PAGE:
Even the easiest of births have some side effects, and some of those can be just as strange or startling as the pregnancy issues you just finished. Depending on how you delivered and other factors, you might have temporary symptoms during the weeks after delivery. Here’s some advice for treating these common symptoms, from the women care experts at Desert Blossom Women’s Care.


Vaginal bleeding, also known as lochia, is your body flushing out the extra blood and tissue. The flow can be heavy for up to 10 days, with light bleeding and spotting up to six weeks after delivery. That disposable mesh underwear from the hospital will spare your underwear, and wear sanitary pads instead of using tampons.

Pain and Discomfort

You’re probably going to be achy from pushing, and have abdominal pain as your uterus returns to normal. Acetaminophen, hot baths or showers, heating pads and even massages may help. Your perineum might be sore and uncomfortable for several weeks; if so, sit on an ice pack several times a day for 10 minutes, especially after using the bathroom. You could have hemorrhoids, and topical anesthetics, sitz baths, witch hazel pads, suppositories, and hot and cold compresses can help. Pain is exhausting, so until you feel better and your midwife says you can resume regular activities, rest and let other people take care of chores.


If you had a C-section or a cut or torn perineum, you have stitches. The stitches will absorb, but for now, rest, take pain relievers as directed, and keep the stitches from getting infected. For your perineum, use a squirt bottle with warm water to clean up after using the toilet and pat yourself dry instead of wiping. Do not touch your stitches, and if they’re red, swollen or weeping pus, talk to your midwife.

Difficulty Using the Bathroom

You’ll be urinating as often as you did while pregnant, including accidental leaks. Your blood volume increased, and you’re working on getting rid of that extra fluid. Kegel exercises, sitz baths and panty liners can help. If you delivered vaginally, you might have trouble feeling the urge to go because of mild, temporary nerve damage; try to urinate frequently, even if you don’t feel like you need to. For constipation, stay hydrated, eat food with a lot of fiber, exercise when you’re ready, and talk to your midwife about a stool softener.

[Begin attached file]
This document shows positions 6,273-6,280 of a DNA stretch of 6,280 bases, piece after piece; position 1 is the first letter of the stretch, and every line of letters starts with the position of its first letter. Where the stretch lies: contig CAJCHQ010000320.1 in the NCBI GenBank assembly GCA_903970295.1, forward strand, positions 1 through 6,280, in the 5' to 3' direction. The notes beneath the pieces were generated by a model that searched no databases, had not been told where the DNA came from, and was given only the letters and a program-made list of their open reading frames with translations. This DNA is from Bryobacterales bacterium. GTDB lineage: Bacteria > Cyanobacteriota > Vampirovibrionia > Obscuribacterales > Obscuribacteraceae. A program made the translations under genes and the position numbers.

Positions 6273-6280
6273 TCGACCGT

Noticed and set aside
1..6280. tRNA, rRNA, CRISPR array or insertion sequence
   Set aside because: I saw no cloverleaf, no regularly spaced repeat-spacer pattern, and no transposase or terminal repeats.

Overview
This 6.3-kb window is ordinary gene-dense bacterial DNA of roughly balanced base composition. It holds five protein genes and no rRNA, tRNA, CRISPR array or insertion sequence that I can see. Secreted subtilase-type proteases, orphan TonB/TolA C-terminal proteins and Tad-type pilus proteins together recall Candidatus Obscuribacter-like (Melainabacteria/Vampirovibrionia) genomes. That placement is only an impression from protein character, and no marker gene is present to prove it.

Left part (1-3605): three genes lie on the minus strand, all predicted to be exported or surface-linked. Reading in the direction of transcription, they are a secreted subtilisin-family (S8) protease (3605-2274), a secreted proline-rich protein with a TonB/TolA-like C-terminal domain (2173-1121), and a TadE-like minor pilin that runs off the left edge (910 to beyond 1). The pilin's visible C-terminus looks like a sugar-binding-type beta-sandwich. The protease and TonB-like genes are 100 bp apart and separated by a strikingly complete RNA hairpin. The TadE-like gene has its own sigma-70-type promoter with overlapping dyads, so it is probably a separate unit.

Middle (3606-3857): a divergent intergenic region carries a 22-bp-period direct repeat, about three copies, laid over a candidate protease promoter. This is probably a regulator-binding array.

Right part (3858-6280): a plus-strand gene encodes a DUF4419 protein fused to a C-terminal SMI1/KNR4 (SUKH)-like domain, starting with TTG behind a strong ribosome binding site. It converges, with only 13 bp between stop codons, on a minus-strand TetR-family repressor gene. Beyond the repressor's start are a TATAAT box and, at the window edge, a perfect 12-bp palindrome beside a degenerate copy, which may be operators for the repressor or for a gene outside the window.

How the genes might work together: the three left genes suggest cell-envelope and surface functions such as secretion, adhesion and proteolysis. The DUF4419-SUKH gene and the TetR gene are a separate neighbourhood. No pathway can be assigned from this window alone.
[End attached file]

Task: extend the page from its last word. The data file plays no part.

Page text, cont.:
Nipple and Breast Discomfort

When you’re learning to breastfeed, nipple and breast discomfort are common. Wear dark, patterned tops, nursing pads and well-fitted nursing bras to hide leaks and help discomfort. Wet, warm washcloths over your areolas, gentle massaging and ice packs can help sore breasts. Expose sore nipples to air after breastfeeding, let milk dry on them, or apply medical-grade lanolin. If the soreness continues after a few days, vary your positions or consult a lactation expert.


Around 70 to 80 percent of women struggle with postpartum feelings. Confiding in someone may help you feel better. If your feelings last for more than a few weeks or affect your ability to function, you could have postpartum depression and should call your midwife.

Postpartum Healthcare With Desert Blossom Women’s Care

You have a baby to take care of, but you can’t neglect your own health. If something feels wrong, it probably is, so stay in touch with your healthcare team. The certified nurse-midwives at Desert Blossom Women’s Care can help you feel better about your recovery process. Get in touch to schedule an appointment.

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